Simpson, who founded the company, told financial analysts during a conference call Wednesday that the good times will continue for XTO as the company’s recent performance is not merely the result of good acquisitions and hedging that won’t repeat. “…I think the feeling that this tremendous prosperity is artificially created by fortuitous hedges from a bygone era is wrong,” he said.
Volume growth and recovery in the commodities markets are already being achieved, Simpson said. “…[W]e think this cash flow machine continues at numbers similar to where we are now, and that’s the surprise, I think, for the investment community as that unfolds somewhere around a $7 [Nymex] gas strip, our cash flow would be virtually unchanged next year. So it doesn’t take much more from around $6.20 where it is today to get a full recovery and a full cash flow sustaining this record cash flow we’re now enjoying.”
Going forward, Simpson said he’s not worried that gas prices will be held down by the economics of the most desirable gas play — “that would be choose your play, whether it’s Marcellus or Woodford or Barnett or Haynesville” — shale. “The reason is you can’t get enough volumes out of any one of those areas because the infrastructure is not there and the decline curve that’s in place where the industry’s too fierce.”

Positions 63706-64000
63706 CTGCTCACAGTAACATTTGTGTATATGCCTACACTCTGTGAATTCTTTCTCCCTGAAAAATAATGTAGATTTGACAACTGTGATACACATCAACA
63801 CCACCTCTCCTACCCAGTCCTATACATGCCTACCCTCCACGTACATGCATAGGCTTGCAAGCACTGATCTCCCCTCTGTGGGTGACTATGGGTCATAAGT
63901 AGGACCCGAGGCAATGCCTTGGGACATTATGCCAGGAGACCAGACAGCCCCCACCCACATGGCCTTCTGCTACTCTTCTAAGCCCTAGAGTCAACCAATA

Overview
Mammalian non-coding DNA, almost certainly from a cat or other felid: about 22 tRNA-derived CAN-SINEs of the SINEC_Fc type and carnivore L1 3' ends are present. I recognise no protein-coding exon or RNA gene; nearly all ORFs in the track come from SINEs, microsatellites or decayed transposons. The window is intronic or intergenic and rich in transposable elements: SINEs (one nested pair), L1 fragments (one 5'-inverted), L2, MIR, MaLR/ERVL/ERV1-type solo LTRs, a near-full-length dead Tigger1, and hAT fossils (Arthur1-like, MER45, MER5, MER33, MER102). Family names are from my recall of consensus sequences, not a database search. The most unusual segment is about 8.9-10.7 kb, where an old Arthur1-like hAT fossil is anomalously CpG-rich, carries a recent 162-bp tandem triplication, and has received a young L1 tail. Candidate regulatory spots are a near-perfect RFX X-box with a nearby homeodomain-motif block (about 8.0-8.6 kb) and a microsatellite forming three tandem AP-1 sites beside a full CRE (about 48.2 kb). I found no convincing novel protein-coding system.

Service costs won’t be staying down either, Simpson allowed, but XTO will take what it can get on that front. “The upturn will come first with the commodity and for the producer. So I’ve always enjoyed being the producer instead of the service guy, and I still do, and I think we have an edge. But if you look at the recovery, it’s coming [to service costs],” he said. “…[P]robably mid-next year would be my guess.”
For the time being at least, XTO won’t be seeking at acquisitions. “The acquisition market, I really haven’t seen a return of it in aggregate, and specifically for this company we’re not particularly interested because we have so much opportunity that we have on board already,” Simpson said. “There’s no need to stretch the point and strain the company for more opportunities when they’re so bountiful within.
“We don’t need a franchise acquisition, and we certainly don’t need an acquisition that would involve our equity, which I submit continues to be undervalued and not a tool to create value with at the moment in terms of issuing it. So we’ll keep that discipline for you and look forward to great quarters as we go through the rest of this year.”
XTO shares closed down 1.5% Wednesday at $41.96.
Revenues for the second quarter were $2.27 billion, a 17% increase from $1.94 billion the prior-year period. Earnings were $496 million (86 cents/share), compared with second quarter 2008 earnings of $575 million ($1.12). Adjusted earnings were $509 million (88 cents/share), compared to second quarter 2008 adjusted earnings of $553 million ($1.08).
Operating income for the quarter was $898 million, an 11% decrease from second quarter 2008 operating income of $1.01 billion. Operating cash flow was $1.51 billion, up 23% from 2008 second quarter operating cash flow of $1.23 billion.